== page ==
"Forrest is probably the most studied General in America
and the most misunderstood," said Virginia history professor
Dr. Brian Wills, who authored the Forrest biography A
Battle from the Start, "His battle at Brices
Crossroads is still taught at the United States Military Academy
and Forrests actions at the Battle of Johnsonville still
stands as the only time in military history where a cavalry
unit defeated a superior naval force from the banks of a river.
In addition, generals throughout the world have studied him
more than any other American officer. Many historians like to
criticize Forrest for his business as a slave trader, his actions
at Fort Pillow, or his involvement with the Ku Klux Klan. If
Forrest is to be criticized for anything, he should be criticized
for being a man of his time. It is easy for someone with the
values and social mores of the 21st Century to criticize an
individual of the 19th century. On that same standard, no one
on either side of the War Between the States can be called saintly.
They fail to remember it was Union General U.S Grant who had
to be forced to free his slaves after the war because, as he
said, good help was hard to find."
Over the past few years, efforts have been underway to reclaim
the heritage and legacy of Forrests life in Tennessee.
A group is trying to raise the gunboats sunk at Johnsonville
and his boyhood home in Chapel Hill, Tenn. was transferred by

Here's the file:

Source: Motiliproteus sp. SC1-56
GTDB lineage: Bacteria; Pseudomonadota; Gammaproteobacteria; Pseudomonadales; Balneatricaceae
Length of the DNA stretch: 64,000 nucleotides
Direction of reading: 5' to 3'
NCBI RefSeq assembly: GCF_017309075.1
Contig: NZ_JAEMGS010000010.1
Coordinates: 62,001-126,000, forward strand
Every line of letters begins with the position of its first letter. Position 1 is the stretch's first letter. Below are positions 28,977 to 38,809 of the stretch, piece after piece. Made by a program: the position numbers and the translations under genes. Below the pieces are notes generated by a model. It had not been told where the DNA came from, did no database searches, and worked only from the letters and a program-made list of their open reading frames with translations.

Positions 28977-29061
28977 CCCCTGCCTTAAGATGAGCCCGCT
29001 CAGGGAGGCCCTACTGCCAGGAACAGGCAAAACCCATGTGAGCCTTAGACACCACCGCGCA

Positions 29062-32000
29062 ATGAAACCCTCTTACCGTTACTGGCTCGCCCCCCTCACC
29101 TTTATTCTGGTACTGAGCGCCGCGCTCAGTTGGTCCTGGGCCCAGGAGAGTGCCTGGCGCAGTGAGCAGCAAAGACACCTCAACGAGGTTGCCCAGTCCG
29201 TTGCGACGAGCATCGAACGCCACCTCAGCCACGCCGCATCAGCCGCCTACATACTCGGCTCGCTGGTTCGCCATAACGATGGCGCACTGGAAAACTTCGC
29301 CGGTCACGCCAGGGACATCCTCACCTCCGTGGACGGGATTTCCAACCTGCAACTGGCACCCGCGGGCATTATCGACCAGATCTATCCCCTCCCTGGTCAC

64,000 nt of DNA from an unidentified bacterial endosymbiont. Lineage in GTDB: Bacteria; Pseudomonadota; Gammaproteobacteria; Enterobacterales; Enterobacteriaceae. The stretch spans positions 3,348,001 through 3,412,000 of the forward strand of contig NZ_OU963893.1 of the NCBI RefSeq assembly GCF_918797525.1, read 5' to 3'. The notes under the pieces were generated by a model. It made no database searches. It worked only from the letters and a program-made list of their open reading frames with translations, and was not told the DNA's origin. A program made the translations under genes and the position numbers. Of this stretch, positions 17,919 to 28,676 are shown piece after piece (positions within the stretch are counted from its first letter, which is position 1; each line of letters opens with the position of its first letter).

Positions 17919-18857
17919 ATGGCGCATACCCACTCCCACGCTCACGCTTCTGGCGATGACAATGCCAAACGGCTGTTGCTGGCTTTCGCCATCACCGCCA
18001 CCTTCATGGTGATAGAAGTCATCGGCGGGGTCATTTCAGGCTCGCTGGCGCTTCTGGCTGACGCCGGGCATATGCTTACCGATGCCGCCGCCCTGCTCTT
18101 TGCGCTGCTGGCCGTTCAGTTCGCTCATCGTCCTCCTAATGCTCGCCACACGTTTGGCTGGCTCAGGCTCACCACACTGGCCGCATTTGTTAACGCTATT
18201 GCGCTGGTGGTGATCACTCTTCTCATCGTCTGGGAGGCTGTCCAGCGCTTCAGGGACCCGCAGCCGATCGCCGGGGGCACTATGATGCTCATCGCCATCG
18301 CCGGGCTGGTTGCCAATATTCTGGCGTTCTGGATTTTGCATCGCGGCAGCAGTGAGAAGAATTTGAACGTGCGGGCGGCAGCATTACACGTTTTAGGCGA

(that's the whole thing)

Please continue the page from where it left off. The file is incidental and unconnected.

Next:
the state to the Sons of Confederate Veterans who are working
to repair it and now hold it in trust as a tourist attraction.
The group says it wants to reclaim the proper heritage due Forrest
and to overcome the myths that have usurped the historical truths
of his life.
"Gen. Forrest was a great man," said one Tennessee
historian, "and, because of the actions of few racist thugs,
historical perspective has been replaced with bumper sticker
slogans. Unfortunately, these comments have led many civil rights
activists to attack Forrest on the face value of their lies.
Regardless of their efforts, military textbooks still put this
Tennessean in the same realm with other great generals like
Hannibal and the Roman Ceasars and, hopefully, the truth will
bear this out over time and Forrest be placed in proper historical
perspective. He had 29 horses shot from under him, is credited
with personally killing more than 30 men in hand to hand combat,
and never ordered his men to do something he wouldnt do
himself. Even German General Erwin Rommel traveled to Tennessee
to study him prior to World War II not because of Forrests
political beliefs that only a few historians at best know and
understand, but because of his brilliant tactics on the battlefield,
which he often said he wished he could adopt to his tank crews.
As far as the state goes, N.B. Forrest is one of our own and
reflects the greatest volunteer traditions of Tennessee, but
the most telling comment of his prowness as a general can be
traced back to General Robert E. Lee who was asked after the
war who he thought was the greatest general on either side of
the conflict. He said: Although I have never met him,
it is Nathan Bedford Forrest. From a West Point graduate
and professional soldier, that was the ultimate admission."